October 25

No-Fly Zone

Having predictable time on your calendar for important priorities is crit- ical to making progress on creative work. Without knowing that you’ll have the time you need to do the work, you are prone to stress and anxi- ety, which can consume your world and choke your creative energy.

One strategy that was implemented by a client of mine was called “no-fly zone” time. The policy stated that between the hours of 11:00 a.m. and 1:00 p.m. Monday through Friday, there were to be no meet- ings, no phone calls, and no expectations of returned emails. Everyone in the organization had that predictable two hours every single day to do their deep creative work. What this did for the organization was provide steady, predictable windows for people to do their work, regardless of how many meetings they had to sit through outside it. They knew that at least ten hours a week would go to the work they were accountable for.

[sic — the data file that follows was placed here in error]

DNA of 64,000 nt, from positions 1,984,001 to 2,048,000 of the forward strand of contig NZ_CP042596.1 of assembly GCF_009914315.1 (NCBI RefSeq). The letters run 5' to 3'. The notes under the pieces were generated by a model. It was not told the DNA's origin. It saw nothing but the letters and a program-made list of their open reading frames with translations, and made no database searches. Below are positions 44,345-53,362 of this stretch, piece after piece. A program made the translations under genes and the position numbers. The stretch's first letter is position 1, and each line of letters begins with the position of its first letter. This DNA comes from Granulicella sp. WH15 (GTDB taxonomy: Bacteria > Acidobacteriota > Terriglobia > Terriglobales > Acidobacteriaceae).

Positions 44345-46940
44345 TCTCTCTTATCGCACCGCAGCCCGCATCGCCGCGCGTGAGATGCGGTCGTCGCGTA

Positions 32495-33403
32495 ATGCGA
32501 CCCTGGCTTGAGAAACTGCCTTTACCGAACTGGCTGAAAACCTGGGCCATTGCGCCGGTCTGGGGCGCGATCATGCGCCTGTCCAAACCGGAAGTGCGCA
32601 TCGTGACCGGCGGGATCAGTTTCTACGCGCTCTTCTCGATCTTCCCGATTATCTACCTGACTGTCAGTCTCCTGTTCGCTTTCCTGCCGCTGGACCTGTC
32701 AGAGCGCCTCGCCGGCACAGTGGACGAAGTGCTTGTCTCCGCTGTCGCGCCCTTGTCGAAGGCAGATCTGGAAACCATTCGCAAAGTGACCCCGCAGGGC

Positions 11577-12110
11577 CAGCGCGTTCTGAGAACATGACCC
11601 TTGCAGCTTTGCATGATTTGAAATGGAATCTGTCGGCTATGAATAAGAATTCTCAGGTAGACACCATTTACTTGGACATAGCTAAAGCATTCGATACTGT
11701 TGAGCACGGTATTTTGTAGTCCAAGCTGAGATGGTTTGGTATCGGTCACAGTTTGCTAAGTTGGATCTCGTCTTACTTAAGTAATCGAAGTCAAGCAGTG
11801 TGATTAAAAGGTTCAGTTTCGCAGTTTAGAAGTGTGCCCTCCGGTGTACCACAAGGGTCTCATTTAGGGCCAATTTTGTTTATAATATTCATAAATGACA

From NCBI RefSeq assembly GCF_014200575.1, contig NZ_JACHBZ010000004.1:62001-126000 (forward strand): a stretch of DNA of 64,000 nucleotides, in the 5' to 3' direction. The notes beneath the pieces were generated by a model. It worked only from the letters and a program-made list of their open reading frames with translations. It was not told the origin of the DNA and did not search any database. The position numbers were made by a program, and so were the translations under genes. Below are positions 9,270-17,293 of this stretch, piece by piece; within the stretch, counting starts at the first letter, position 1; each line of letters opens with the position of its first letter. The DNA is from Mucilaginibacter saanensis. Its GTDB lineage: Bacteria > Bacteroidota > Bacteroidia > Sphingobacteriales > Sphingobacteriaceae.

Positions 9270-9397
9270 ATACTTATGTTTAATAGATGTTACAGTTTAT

How can you implement the same strategy in your life? Is there a window you can block off as “no-fly zone” time? Maybe it’s 7:00 to 9:00 each morning, as you ease into your day. Maybe it’s 3:00 to 5:00 each afternoon so that you can leave on a high note, having tackled important priorities.

Block some time each week, preferably each day, for doing your most important creative work.


When will you schedule “no­fly zone” time?

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